Russians Hacking Into Home Webcams Sparks U.K. WarningJeremy Hodges
U.K. privacy regulators warned people to tighten security on their computers after a Russian website streamed live footage from hacked webcams and closed circuit television.
The site, which shows images from hundreds of cameras in British bedrooms, shops and workplaces, uses default log-in details to access the cameras, the U.K.’s Information Commissioner’s Office said.
“I’m very concerned about what this shows and I want the Russians to take this down straight away,” Christopher Graham, the Information Commissioner, said on BBC radio’s Today program. “We now want to take very prompt action working with the Federal Trade Commission in the States to get this thing closed down.”
While the website has been in operation for a month, U.K. authorities were alerted to its existence just 24 hours ago through data agencies in the U.S. and Australia, Graham said.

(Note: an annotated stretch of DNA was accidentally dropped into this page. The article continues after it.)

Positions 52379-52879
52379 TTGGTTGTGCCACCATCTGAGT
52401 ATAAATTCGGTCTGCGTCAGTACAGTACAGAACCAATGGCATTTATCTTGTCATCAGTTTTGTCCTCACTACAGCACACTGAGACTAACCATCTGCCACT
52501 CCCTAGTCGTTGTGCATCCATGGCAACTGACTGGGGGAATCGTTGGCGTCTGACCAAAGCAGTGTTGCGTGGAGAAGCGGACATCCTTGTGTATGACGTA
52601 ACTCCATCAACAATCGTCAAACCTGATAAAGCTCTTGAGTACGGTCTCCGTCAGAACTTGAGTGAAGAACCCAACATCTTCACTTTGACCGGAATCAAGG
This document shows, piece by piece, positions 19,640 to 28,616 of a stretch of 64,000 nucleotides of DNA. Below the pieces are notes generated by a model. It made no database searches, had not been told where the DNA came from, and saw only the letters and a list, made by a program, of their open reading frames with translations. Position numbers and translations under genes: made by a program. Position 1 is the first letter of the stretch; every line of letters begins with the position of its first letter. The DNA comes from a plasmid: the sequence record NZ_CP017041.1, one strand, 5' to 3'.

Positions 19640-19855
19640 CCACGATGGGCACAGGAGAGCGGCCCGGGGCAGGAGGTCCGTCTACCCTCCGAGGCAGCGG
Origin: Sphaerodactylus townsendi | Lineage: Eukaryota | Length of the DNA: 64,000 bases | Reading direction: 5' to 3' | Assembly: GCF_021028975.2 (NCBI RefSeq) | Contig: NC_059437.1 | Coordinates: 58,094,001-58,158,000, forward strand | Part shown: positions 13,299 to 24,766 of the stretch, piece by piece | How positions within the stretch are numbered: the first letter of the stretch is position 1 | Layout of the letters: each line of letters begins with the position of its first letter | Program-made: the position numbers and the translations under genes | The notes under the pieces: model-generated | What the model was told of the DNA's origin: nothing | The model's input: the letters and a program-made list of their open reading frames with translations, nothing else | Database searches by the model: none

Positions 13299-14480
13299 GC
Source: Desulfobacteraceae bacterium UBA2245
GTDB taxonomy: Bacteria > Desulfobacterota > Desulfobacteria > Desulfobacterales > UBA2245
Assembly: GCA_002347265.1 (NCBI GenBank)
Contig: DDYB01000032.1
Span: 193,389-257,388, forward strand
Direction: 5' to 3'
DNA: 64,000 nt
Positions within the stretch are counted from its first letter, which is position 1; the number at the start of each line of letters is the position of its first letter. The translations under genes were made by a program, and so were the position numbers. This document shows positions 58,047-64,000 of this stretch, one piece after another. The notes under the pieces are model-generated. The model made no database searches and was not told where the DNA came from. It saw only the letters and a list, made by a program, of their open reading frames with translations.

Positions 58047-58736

“They say that they are making a point about the need to take security measures, well OK you’ve made the point, but you’re streaming live action from nearly 600 web cameras in the U.K.,” Graham said.
A group of sophisticated Russian hackers rifled the computer banks of JPMorgan Chase & Co. unhindered for more than two months this summer and attacked at least 13 other U.S. and European financial institutions with mixed success. The bank later disclosed that the hackers stole the names and contact information of 83 million customers but did not access account numbers or passwords.
The ICO published guidance on its website on how to strengthen passwords and increase security on remote access camera systems. About 350,000 security cameras and web-cams are sold each year in the U.K., the ICO said.
“We all need to be aware of the threats that exist to our personal information,” Simon Rice, group manager of the ICO’s technology team, said in a statement on the ICO’s website. “If you don’t, then you’re leaving your information vulnerable and no one likes being watched by a stranger.”